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Last Updated on March 29, 2020
With a large-scale shift toward mobile devices in recent years, it’s no surprise to see a slew of tech companies testing the waters with new phone and tablet releases. Hisense is just such a company.
Known more for televisions and appliances than for mobile devices, the manufacturer struck a lucrative deal with WalMart to provide an exclusive pair of products aimed at budget-minded consumers. The results, overall, are about what you’d expect from such an arrangement.
Aesthetically, the Sero 7 tablets look pretty good compared to tablets with similar price tags. Both devices feature a backing with a vaguely coppery color that looks pleasingly distinctive.
The Sero LT has a smooth, matte finish, while the Sero Pro features a nicely textured design. At 7.8-by-4.95-by-0.43 inches and 12.7 ounces, neither tablet is going to be mistaken for an expensive, ultra-thin device. They’re comfortable enough, though, and the construction quality isn’t as bad as some other devices in the same range.
The overall layout for both devices is identical. Most of the action is focused along the top edge of the device, with mini-HDMI and micro-USB ports, a microSD card slot with rubber covering, a standard 3.5-millimeter headphone jack and a power button.
The volume rocker is just around the corner on the right edge, and a pair of stereo speakers are about an inch above the bottom edge on the back. Compared to tablets like the HP Slate 7, which uses sturdy aluminum buttons, the Hisense Sero 7’s flimsy plastic buttons are a bit disappointing.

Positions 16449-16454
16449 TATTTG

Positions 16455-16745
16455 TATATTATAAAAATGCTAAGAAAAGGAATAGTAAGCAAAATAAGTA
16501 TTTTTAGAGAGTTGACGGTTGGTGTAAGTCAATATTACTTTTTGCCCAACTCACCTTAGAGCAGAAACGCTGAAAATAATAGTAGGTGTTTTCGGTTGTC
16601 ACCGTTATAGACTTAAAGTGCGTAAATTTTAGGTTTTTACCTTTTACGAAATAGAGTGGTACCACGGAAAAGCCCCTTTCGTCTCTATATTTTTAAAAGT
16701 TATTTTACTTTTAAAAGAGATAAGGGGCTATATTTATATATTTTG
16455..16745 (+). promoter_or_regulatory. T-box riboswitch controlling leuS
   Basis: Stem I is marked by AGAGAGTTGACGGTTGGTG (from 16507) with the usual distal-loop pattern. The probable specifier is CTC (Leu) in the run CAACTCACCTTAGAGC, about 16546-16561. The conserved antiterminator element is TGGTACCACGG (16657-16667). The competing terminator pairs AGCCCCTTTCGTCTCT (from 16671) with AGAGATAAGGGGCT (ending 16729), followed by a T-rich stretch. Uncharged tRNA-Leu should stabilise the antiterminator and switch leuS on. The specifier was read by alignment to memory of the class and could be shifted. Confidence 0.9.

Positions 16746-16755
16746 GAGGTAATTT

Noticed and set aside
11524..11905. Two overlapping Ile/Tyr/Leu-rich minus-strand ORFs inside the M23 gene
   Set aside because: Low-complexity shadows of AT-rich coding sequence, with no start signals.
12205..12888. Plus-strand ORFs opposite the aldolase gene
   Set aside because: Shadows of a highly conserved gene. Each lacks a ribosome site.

Resolving the Details
The first of several differences between the Sero 7 Pro and LT models surfaces with the display. The Sero LT employs a 1024-by-600 pixel display that’s only slightly better than the HP Slate 7, which is hardly a compliment.
Similar to Samsung’s Galaxy Tab 3 7.0, the display isn’t offensively bad, but colors are somewhat muted and the lack of resolution is clearly visible. Meanwhile, the 1,280-by-800 pixel display of the Sero 7 Pro tablet compares well to most of the other options in its price range. The panel stacks up well with the ASUS MeMo Pad HD 7, and even manages better brightness and black levels.
It may not be a Nexus 7, but the display is more than solid for the price range.
Under the Hood
In comparison to tablets with bigger price tags, budget devices must necessarily cut a few corners. This often comes in the form of hardware and performance. In the case of the Hisense Sero 7 LT, that means a complete lack of any Bluetooth, NFC or GPS functionality.
The tablet does feature a 1.6-gigahertz dual-core processor and one gigabyte of RAM, which delivers decent performance for most routine tasks. The Sero 7 Pro, meanwhile, restores the features cut in the Sero 7 LT and boasts a 1.3-gigahertz quad-core Tegra 3 processor.
It’s a bit dated, but it delivers very solid performance for the price.
The Hisense Sero 7 LT is not a great tablet, but it holds up very well considering its tiny price tag. It musters up enough power to handle routine tasks with relative ease, and it does so while looking pretty stylish.
The lack of extra features is disappointing, but corners naturally have to be cut somewhere. All things considered, it’s tough to find a better bargain than the Sero LT. The Sero 7 Pro more directly compares to tablets like the HP Slate 7, Samsung Galaxy Tab 3 7.0 and ASUS MeMo Pad HD7.
While each tablet does certain things well, the Sero 7 Pro offers a total package that few others can match. Its display is every bit as good as that found on ASUS’ MeMo Pad, and its performance is at least as good as any of its competitors.
Better tablets can certainly be had for a larger investment, but the Hisense Sero 7 Pro is a solid option for the budget-minded consumer.